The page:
The Easiest Way To Relieve Foot and Toe Pain While Lounging on the Couch, According to a Podiatrist

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As a former ballet dancer, I know a thing or two about toe and foot pain. Throughout my years of cramming my toes into satin-covered torture devices (er, pointe shoes) and then pushing my good-as-flat feet into arched shapes that they resisted at every turn, I experienced quite a few common foot problems: blisters, plantar fasciitis, Achilles tendonitis, and if I hadn’t stopped sooner, probably bunions, too. Though I managed a few of these conditions myself with resistance-band stretching, foot massage, and a whole lot of ice, I also sought the advice of medical professionals—and talking to the pros led me to discover the best podiatrist-recommended toe separators.

Experts In This Article
  • Daniel Pledger, DPM, podiatrist and founder of ePodiatrists
  • Emily Splichal, DPM, board-certified podiatrist and human movement specialist, and global leader in barefoot science and rehabilitation at the Center for Functional and Regenerative Podiatric Medicine
  • Marion Parke, DPM, podiatrist and luxury shoe designer
  • Stephen Pasterino, founder of ThreeForm and P.volve

Best toe spacers at a glance

What are toe separators?

Toe separators (also called toe spacers, toe spreaders, or toe stretchers) look similar to the foam toe holders that keep nail polish from smudging during pedicures, but these specific versions are made of a sturdier material like medical-grade gel or silicone. They work by helping to realign toes to their rightful position while providing a gentle stretch. To use them, you just slide each of your toes into the designated holes, and… that’s it. Larger types like YogaToes are meant to be worn barefoot and while off your feet—so, you can just pop them on while watching TV, and let them do their thing—while smaller models with a flatter profile can be worn in shoes.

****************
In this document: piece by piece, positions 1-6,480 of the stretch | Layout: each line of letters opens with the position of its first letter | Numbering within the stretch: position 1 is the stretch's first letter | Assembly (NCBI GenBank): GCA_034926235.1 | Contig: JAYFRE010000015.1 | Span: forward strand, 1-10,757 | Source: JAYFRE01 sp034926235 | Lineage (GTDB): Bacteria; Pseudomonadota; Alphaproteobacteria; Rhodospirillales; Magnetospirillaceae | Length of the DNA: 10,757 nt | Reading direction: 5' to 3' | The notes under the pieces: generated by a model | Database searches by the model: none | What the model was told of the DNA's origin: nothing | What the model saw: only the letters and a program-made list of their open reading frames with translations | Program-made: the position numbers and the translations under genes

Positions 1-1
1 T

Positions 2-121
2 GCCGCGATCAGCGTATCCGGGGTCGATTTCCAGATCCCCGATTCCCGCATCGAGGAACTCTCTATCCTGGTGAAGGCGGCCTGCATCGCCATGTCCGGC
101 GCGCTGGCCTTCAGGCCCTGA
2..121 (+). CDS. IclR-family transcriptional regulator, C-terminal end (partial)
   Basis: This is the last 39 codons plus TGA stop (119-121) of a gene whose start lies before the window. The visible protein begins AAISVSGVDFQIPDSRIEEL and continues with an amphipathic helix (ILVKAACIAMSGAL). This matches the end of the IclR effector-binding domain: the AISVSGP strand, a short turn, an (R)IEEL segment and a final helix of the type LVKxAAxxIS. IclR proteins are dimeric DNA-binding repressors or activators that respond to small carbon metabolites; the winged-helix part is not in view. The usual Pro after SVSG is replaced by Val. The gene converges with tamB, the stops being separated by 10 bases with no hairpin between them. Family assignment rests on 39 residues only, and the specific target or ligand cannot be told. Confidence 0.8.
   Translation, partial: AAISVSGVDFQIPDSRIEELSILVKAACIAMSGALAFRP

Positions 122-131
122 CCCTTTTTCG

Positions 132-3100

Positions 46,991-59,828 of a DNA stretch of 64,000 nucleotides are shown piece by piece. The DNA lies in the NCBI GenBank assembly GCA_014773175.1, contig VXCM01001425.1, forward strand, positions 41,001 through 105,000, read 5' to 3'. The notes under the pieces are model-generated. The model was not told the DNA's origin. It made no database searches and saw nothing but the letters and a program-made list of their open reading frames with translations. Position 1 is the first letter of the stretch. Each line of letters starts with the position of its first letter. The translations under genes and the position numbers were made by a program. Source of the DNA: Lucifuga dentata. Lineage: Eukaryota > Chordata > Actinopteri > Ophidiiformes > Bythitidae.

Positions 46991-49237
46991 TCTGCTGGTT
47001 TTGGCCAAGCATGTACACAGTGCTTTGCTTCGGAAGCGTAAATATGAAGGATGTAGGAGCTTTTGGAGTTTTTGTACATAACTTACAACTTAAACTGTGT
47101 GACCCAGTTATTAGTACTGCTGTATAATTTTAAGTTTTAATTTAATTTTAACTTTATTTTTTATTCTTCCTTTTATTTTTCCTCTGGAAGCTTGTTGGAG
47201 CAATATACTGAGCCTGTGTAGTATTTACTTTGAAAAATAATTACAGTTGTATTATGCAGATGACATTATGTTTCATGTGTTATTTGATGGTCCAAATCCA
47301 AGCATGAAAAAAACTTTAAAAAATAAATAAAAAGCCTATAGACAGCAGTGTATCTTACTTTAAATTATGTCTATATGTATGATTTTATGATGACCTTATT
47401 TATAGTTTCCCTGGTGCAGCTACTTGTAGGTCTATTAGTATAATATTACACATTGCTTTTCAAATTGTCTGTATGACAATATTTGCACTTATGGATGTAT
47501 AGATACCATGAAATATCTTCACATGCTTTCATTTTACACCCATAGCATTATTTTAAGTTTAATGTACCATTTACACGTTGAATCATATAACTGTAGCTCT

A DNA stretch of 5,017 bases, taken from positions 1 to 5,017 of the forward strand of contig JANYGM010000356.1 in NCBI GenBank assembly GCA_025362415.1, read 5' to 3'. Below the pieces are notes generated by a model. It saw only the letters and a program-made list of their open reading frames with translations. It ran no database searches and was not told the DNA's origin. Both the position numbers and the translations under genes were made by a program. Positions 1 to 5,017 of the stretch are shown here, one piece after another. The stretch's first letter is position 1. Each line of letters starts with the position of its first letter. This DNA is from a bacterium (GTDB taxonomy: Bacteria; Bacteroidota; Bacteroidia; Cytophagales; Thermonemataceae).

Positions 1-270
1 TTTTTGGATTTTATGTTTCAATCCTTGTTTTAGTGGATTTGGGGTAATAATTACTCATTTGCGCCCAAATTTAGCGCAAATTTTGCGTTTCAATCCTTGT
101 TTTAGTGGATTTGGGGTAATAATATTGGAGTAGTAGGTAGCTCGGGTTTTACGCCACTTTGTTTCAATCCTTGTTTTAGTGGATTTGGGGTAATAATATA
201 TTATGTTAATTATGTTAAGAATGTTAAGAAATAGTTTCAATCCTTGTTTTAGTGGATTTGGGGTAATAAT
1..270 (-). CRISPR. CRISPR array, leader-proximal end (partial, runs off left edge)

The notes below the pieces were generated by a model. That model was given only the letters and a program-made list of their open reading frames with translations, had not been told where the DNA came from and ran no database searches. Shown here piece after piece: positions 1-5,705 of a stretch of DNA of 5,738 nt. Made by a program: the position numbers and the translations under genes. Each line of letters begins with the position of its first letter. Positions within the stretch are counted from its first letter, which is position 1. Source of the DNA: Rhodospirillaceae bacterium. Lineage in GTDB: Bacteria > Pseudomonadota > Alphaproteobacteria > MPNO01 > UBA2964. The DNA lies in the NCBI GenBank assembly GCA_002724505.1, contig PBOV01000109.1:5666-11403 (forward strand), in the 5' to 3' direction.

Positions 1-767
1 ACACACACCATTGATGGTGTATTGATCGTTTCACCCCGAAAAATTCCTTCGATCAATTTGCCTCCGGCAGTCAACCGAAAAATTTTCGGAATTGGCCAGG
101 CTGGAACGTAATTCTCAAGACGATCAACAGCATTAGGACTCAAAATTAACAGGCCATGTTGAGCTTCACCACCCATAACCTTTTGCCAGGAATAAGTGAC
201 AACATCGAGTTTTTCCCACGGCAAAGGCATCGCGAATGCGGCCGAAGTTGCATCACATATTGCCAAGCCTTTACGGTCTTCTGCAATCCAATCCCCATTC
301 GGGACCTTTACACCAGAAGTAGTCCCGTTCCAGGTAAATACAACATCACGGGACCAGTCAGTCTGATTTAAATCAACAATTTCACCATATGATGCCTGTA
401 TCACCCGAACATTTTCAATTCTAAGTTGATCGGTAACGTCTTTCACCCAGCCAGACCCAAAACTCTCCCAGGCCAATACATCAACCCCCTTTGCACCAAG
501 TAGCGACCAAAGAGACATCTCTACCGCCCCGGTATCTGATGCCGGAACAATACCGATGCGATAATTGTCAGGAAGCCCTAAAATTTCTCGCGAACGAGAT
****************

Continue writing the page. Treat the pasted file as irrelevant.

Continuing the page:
Do podiatrists recommend toe separators?

Almost every podiatrist I saw about my foot problems recommended I use toe separators. And, beyond being extra-helpful for realigning the toes of those who shove their feet into confined spaces (looking at you, wearers of pointy-toed shoes), podiatrists say that there are other toe spacer benefits to consider.

“I recommend toe separators to almost all my patients,” says podiatrist Emily Splichal, DPM. “I find that they’re a great way to stretch the small muscles around the toes as well as the toes themselves.”